- Look for typical elevated areas in your city and go explore them. Stairs can usually be found in alleyways or in situations where the elevation is steep. Remember that cities are designed for pedestrians rather than athletes like us – steep roads are not comfortable to be walked on.
- Should you find a good place with stairs, plan a workout mid run where you not only run them up and down, but use the steps to exercise. Lunges. Jumps. Burpees. Calf strengthening. Be innovative. If you’re looking for inspiration, take a look here.
- Do you like to keep running? Plan a route which allows you to do repetitions over locations with stairs. Reiterating stairs during run periods will train your body (and mind!) to get used to the surprising factor of getting stairs at unexpected times. Such as in races like the MIUT.
- Have an office with a big tower or a public building nearby with accessible stairs? What are you waiting for? Make sure that you have good ventilation on it and push yourself to go there and conquer all those steps.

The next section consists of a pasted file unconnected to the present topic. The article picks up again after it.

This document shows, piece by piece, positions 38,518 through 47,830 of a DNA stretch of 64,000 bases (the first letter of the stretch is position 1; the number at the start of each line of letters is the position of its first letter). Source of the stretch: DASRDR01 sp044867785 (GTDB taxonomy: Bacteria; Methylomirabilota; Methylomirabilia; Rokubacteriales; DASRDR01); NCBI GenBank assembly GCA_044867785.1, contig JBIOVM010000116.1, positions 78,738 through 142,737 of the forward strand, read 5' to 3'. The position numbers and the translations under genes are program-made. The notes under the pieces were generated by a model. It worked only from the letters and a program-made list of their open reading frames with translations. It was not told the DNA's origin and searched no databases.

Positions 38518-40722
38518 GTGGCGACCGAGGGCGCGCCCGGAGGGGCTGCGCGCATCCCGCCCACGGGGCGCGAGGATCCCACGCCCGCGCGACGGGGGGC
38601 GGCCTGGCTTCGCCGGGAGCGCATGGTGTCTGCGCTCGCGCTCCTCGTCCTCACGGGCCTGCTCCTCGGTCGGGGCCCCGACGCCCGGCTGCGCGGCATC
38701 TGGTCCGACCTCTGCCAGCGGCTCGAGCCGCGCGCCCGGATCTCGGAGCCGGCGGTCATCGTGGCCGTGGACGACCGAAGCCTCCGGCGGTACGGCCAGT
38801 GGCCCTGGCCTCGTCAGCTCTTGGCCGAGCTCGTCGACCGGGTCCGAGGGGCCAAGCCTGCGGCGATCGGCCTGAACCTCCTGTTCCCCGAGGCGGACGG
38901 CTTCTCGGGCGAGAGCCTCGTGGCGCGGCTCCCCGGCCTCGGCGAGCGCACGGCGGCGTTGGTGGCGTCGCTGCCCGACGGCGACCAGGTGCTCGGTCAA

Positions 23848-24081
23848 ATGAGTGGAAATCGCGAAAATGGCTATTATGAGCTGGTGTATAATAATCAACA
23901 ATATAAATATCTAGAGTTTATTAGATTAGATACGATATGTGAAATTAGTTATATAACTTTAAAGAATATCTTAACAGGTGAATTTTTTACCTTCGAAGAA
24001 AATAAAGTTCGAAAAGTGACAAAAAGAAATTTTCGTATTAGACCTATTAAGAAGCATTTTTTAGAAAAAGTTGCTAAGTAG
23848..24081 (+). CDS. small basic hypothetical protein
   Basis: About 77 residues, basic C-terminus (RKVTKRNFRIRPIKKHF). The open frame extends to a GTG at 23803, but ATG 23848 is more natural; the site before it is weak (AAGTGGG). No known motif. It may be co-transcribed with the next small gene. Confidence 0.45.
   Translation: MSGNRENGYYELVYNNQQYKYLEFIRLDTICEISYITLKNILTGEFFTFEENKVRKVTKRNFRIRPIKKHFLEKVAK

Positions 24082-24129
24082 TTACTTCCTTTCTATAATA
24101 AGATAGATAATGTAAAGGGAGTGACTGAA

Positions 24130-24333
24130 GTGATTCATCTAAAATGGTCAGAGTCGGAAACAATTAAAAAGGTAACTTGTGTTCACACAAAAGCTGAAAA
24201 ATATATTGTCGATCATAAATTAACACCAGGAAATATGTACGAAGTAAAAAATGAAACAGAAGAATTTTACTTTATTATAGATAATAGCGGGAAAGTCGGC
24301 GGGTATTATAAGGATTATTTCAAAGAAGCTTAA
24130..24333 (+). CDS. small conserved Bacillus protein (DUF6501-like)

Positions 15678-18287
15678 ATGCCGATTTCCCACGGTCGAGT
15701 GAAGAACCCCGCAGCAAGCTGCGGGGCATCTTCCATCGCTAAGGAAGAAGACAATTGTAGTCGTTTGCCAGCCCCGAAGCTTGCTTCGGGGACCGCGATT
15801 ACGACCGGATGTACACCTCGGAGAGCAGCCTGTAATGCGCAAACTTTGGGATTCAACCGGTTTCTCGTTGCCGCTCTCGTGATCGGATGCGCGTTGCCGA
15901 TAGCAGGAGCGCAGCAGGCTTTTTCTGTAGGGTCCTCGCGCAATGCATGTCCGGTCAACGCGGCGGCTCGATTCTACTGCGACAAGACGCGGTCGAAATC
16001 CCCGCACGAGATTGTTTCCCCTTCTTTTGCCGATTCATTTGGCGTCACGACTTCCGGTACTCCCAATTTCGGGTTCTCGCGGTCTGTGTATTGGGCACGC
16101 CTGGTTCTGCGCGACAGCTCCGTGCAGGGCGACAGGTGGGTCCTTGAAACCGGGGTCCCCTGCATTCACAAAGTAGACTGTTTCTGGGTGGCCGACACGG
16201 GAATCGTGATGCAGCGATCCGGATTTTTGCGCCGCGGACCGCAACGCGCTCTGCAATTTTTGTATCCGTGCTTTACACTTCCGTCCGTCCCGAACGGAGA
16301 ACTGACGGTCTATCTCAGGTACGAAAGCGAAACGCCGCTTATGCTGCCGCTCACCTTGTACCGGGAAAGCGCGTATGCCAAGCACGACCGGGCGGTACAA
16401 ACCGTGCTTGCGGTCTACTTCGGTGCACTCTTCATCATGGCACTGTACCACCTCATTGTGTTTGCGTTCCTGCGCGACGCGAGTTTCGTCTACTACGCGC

- Worst case scenario, you have really no option and/or are travelling out of your home base, stairs being unavailable. Look for a public park and seek a public bench. Use it to do step training. It’s not necessarily the same but provides a good enough replacement if you’re motivated enough to keep pushing yourself.
As of lately and as you likely understood already, I’ve found a secret weapon I’ve been using… 😉
Düsseldorf being a flat land, I don’t real have a lot of options around, at least open air as I do most of (to be true all) my trainings outdoors. The city has opened recently a series of subway stations, shiny new and full of bidirectional escalators towards the street. Kirchplatz is relatively close to where I live and has the perfect conditions for my sessions: it is large enough to allow short run periods in the square around its large church and has several subway station entries where I can use the escalators to run up- and down-hill.
So how do escalator runs work?